We’ve already seen abundant evidence that pandemic shutdowns and searing economic calamity haven’t crushed musical creativity. Those two ruthless giant hands may be doing their best to choke the life from artists (along with the rest of us), but they haven’t succeeded. In fact, rather than becoming numb or being struck dumb, many musicians have continued to record new music, and for many of those the work has itself become a mental and emotional survival mechanism. Horse Drawn is a case in point.
This Ohio-based duo — multi-instrumentalist Jonny Doyle (Coldfells) and vocalist Bryce Seditz (Plaguewielder) — haven’t been prolific, but their output under the Horse Drawn name has for this writer become must-listen material. While in the midst of the giant mess we all now find ourselves in, they’ve recorded a new EP named Amongst Ghosts that’s being released today, and we are happily spreading the word through this premiere.
The new EP includes six songs, two of which are re-done/updated versions of tracks from their 2012 EP No Light. If you look at Horse Drawn‘s Metal-Archives page you’ll see their music described as black metal, sludge, and rock, and those are fair references, but they’re not exhaustive. With respect to this new EP you could also add classic heavy metal, blues, and maybe even a mental image of a brass band at a New Orleans street funeral (even though there’s no brass in this music) — or at least that’s how I hear it.
The music rips and rages, and it’s unmistakably dark and often crushingly desolate, but it’s also glorious and resilient. Horse Drawn‘s success in creating all these sensations in ways that don’t seem jarring, but to the contrary become quite memorable, is a testament to the talents on display here.
Bryce Seditz‘s vocals are so insanely intense that even without regard to the music you’d never feel any sense of ease in listening to the EP, even in its most resurgent moments. You get a strong dose of his livid howls and maddened screams in the opener, “Cursed“, along with hammering drums and waves of seething riffage, segmented by stomping chords and thumping low-end rhythms. The music straddles a line between vicious and distraught, but with a kind of merciless grandeur emanating from it.
Fast and ferocious, “Bleak Existence” is a full-on assault of blasting drums and barbaric riffage that creates sensations of violence and grim menace, with vocals that are as unhinged as the music, holding nothing back.
Blasting drums assault the ears again in “Lingering Death“, but there’s also a groaning weight in the music at the outset and again near the end, creating a feeling that’s beleaguered and almost hopeless. Yet between those episodes of calamitous oppressiveness you’ll encounter darting, swirling, and blazing fretwork, maniacal bass tones, a gloriously spiraling guitar solo, and sequences of highly headbangable heavy metal riffing. There’s also an unmistakable undercurrent of darkness in the song, which surfaces once more at the end. It’s one of the more multi-faceted track on the release, and one that gets stuck in the listener’s head quite deeply.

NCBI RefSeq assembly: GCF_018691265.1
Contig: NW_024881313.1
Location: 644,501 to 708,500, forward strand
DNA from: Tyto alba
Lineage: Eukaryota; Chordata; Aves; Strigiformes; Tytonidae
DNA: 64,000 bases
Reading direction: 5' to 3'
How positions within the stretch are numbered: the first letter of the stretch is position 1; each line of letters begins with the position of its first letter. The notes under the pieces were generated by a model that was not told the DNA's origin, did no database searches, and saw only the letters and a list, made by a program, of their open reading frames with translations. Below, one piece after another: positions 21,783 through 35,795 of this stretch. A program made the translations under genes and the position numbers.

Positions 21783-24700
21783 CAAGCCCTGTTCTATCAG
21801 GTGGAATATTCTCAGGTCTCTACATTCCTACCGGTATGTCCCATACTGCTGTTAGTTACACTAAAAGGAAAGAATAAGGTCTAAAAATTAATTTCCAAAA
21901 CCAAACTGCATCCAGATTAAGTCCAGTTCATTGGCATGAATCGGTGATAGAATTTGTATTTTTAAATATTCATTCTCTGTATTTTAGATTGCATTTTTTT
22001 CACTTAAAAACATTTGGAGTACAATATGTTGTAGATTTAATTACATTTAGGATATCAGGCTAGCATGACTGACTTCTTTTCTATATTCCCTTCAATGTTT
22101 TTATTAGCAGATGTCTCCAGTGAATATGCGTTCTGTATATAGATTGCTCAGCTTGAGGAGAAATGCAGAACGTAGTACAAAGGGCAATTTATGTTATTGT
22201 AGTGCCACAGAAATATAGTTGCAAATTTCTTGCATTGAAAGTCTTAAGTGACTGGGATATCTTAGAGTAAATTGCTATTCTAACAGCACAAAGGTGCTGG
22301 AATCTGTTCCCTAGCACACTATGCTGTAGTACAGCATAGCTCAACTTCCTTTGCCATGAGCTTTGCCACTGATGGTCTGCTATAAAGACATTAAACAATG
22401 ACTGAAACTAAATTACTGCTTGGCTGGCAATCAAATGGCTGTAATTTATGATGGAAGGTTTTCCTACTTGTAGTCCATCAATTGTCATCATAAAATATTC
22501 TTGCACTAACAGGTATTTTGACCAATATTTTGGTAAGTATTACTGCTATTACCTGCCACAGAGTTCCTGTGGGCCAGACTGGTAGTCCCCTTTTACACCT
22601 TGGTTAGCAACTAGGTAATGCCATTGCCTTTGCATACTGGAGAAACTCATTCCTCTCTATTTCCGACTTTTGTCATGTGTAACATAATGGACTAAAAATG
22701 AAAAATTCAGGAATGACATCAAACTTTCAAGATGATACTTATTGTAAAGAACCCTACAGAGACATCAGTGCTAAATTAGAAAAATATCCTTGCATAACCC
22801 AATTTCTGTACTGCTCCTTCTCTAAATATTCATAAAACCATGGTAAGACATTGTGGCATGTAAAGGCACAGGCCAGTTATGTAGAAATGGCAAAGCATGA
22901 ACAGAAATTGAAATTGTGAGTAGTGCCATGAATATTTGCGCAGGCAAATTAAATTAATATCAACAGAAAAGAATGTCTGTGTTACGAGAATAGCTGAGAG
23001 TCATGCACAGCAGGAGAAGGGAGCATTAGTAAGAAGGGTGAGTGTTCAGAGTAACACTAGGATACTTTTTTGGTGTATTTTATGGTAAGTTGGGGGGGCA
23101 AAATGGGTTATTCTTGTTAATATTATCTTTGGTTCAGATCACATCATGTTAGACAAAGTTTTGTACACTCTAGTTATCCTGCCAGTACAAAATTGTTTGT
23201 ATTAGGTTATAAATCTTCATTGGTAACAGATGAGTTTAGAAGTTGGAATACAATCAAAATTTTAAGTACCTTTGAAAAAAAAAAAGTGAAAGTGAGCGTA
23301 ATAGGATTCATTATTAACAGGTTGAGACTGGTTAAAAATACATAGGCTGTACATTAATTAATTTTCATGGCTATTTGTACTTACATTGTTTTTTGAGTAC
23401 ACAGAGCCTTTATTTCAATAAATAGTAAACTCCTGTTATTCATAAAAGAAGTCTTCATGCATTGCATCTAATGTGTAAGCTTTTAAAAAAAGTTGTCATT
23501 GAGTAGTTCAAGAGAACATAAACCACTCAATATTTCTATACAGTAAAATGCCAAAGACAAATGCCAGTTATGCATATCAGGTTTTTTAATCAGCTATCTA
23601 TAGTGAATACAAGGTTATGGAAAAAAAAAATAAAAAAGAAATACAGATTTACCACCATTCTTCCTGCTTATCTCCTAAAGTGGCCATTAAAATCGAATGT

After those two barn-burners, “Early Graves” launches with a slow stomping cadence and moaning and wailing chords that together create a sensation that’s crushing and bereft. But the song kicks into galloping gear and the the riffing jolts, jars, and sweeps across the mind in waves of magnificent defiance, a feeling of being beset on all sides by enemies and obstacles but refusing to relent. It’s a tremendously exhilarating song.
“Old Bones” in turn leaps from the speakers with an immediate fusillade of murdering drums and scorching guitar, but quickly segues into a kaleidoscope of jabbing physicality, freakishly flickering arpeggios, and blaring fanfare chords (here’s one place where I got that flash of a New Orleans street funeral). It’s another multi-faceted, adrenaline-fueled rush, accented by another wonderful guitar solo. The song is abruptly cut short, replaced by a brief bit of ambience that carries the record into its final track. (It’s as if Horse Drawn don’t want you to get too comfortable with… anything… and it’s not the only time this kind of sudden stop will pull you up short).
The closer, “Wasting Faith“, continues the pattern of juxtaposing changing sensations. There’s a feeling of emotional riot in the music, a riot spawned by pain and fear, but in the less unchained sequences the music becomes brooding and bruising in its methodical heavy-weight hammering, and there’s a sense of deep, desolate melancholy in the flowing melody.
As the record’s longest song, “Wasting Faith” also includes sequences in which the drums follow a slow, measured pace and the bass deeply hums, providing the setting for a grieving though magisterial melody. The vocals, as ever, are intensely tormented and enraged, and they briefly transform into a strangled wail. The soulful, bluesy guitar solo wails as well in the song’s finale, enhancing the feeling of bereavement bordering on wretched despair — and it stops before it’s finished, as if severed by a knife, before the music resolves.
Amongst Ghosts is available now on Bandcamp. We’ll leave you with these words from Jonny Doyle:
“We’re not charging for this EP, so if you listen and like it, just share it with a friend. 2020 has been a dumpster fire and if you’re like us you’ve been sitting at home broke and angry, but it has given us the time to finally finish this recording, so we’re very excited to share this with everyone.”